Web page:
Use the From Spreadsheet block for loading:
Large Microsoft Excel or CSV spreadsheets. The From Spreadsheet block incrementally reads data from the spreadsheet during simulation, rather than loading the data into Simulink memory.
Spreadsheets that you expect to modify. The From Spreadsheet block handles changes to worksheet values automatically, because it loads data directly from the spreadsheet.
You cannot import bus data.
The From Spreadsheet file has requirements for the spreadsheet data. Organize Excel spreadsheet data using the format described in Supported Microsoft Excel File Formats.
Linux® and Mac platforms do not support using a From Spreadsheet block to import data from a CSV spreadsheet.
The From Workspace block reads signal data from a workspace and outputs the data as a signal. In the Block Parameters dialog box, in the Data parameter, enter a MATLAB expression that specifies the workspace data.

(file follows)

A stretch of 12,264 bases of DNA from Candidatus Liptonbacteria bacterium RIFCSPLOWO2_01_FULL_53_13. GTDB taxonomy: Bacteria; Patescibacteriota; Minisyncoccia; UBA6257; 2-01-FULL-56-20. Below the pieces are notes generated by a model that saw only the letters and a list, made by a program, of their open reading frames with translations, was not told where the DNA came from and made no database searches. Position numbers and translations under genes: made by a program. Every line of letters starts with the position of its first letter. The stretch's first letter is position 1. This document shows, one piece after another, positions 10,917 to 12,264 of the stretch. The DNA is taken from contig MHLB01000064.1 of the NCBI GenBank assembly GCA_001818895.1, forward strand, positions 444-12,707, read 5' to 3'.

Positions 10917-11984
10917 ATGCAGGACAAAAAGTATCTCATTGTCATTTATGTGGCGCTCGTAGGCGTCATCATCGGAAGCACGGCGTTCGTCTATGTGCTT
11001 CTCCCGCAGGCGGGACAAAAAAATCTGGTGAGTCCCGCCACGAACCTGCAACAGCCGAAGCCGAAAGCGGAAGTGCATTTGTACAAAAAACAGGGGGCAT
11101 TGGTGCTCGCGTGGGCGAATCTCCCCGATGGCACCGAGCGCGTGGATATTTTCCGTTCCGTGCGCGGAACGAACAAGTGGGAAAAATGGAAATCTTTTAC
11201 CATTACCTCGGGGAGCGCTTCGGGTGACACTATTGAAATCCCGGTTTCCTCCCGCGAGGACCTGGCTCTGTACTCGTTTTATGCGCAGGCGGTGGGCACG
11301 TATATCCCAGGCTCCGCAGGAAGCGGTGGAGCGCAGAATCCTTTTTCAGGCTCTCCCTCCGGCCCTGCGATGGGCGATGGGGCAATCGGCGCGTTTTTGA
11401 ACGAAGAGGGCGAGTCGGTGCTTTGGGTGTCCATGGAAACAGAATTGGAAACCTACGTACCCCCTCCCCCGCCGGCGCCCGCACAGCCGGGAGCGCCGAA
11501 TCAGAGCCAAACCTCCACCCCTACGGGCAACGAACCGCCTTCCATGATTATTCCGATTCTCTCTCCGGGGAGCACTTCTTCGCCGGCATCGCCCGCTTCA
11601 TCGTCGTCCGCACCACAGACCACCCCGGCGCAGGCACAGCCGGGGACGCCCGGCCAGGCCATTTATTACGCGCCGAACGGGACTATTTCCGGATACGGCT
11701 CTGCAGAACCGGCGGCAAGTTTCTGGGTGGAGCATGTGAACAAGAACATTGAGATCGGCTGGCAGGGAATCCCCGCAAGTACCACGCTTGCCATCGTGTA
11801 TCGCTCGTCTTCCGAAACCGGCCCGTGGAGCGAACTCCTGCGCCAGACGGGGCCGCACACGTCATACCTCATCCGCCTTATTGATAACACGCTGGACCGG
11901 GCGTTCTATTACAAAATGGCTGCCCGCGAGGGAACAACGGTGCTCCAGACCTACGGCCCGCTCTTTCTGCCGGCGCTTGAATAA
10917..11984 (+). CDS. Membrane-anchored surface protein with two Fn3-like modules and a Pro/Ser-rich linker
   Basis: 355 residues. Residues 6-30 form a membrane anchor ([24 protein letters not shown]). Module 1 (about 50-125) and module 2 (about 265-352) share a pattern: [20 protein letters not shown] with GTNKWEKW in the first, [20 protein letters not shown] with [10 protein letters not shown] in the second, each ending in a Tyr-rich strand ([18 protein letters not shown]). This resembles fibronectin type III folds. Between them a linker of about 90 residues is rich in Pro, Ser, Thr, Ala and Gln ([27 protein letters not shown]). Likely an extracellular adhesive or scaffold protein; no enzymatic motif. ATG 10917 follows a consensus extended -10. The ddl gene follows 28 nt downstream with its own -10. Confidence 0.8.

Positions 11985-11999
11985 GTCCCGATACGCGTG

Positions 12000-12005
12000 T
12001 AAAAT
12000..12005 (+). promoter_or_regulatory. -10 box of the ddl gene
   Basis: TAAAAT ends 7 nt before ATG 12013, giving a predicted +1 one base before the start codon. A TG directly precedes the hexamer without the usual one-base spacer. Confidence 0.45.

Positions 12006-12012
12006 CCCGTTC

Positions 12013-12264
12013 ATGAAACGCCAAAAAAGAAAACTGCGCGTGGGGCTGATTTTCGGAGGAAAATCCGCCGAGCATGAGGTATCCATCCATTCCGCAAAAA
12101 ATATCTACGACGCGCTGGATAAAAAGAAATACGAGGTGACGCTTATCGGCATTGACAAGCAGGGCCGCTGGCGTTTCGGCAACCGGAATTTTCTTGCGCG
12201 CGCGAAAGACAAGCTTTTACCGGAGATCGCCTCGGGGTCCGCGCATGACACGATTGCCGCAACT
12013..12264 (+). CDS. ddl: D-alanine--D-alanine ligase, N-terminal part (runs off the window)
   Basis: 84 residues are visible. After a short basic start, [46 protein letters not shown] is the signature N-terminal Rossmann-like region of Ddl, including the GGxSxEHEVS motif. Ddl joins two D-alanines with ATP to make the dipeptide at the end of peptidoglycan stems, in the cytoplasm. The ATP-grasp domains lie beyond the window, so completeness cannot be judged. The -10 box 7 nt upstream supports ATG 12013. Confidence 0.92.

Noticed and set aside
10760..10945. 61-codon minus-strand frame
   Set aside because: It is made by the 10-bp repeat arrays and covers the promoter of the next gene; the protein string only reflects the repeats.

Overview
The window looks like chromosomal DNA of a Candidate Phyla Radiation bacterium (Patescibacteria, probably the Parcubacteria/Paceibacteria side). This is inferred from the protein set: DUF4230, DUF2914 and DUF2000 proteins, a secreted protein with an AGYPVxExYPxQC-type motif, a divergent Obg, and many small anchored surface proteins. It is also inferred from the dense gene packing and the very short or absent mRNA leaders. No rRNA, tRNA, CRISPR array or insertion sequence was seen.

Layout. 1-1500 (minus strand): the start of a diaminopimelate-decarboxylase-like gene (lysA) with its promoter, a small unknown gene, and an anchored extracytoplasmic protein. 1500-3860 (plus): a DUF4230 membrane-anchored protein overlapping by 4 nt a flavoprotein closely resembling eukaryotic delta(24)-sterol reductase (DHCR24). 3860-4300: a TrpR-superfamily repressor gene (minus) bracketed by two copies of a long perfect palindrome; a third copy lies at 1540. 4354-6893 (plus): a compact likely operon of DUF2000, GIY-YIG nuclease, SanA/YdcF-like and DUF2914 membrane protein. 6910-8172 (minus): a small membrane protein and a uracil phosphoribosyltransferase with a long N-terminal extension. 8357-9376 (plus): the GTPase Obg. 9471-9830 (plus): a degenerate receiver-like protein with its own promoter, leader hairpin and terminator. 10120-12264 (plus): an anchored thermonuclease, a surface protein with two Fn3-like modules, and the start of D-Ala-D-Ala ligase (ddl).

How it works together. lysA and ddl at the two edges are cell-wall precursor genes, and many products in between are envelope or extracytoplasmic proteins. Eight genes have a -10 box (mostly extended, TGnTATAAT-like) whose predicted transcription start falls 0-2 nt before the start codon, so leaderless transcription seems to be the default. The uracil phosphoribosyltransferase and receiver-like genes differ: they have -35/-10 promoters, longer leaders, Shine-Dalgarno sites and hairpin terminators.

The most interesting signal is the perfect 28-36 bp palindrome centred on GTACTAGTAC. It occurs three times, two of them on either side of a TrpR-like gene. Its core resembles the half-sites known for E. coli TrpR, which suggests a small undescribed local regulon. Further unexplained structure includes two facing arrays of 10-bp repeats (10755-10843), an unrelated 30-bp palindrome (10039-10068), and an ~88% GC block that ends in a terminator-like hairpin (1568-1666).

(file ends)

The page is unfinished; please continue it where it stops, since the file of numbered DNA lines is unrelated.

For an example of how to use a From Workspace block, see Use From Workspace Block for Test Case.
Use the From Workspace block for loading:
A small set of signal data to perform local, temporary testing
Data from the MATLAB (base), model, mask, or function workspace
Data that you saved using a To Workspace block in MATLAB
timeseries format, without manual changes to the data
Data saved in a previous simulation by a To Workspace block in either
Structure with Time format for use in a later
The data expressions that you specify must evaluate to one of these types of data:
A structure of MATLAB
An array or structure containing an array of simulation times and corresponding signal values
Using a Signal Editor block, you can create interchangeable scenarios to use in a model.
For examples of how to use a Signal Editor block, see:
Use the Signal Editor block to create and load scenarios to use in testing.
These products integrate the Signal Editor block into their workflows:
Simulink Design Verifier™
Array of buses
Buses while using rapid accelerator mode
The Signal Editor block supports dynamic strings. It does not support strings with maximum length. In addition, strings in the Signal Editor block cannot output:
Non-scalar MATLAB strings.
String data that contains missing values.
String data that contains non-ASCII characters.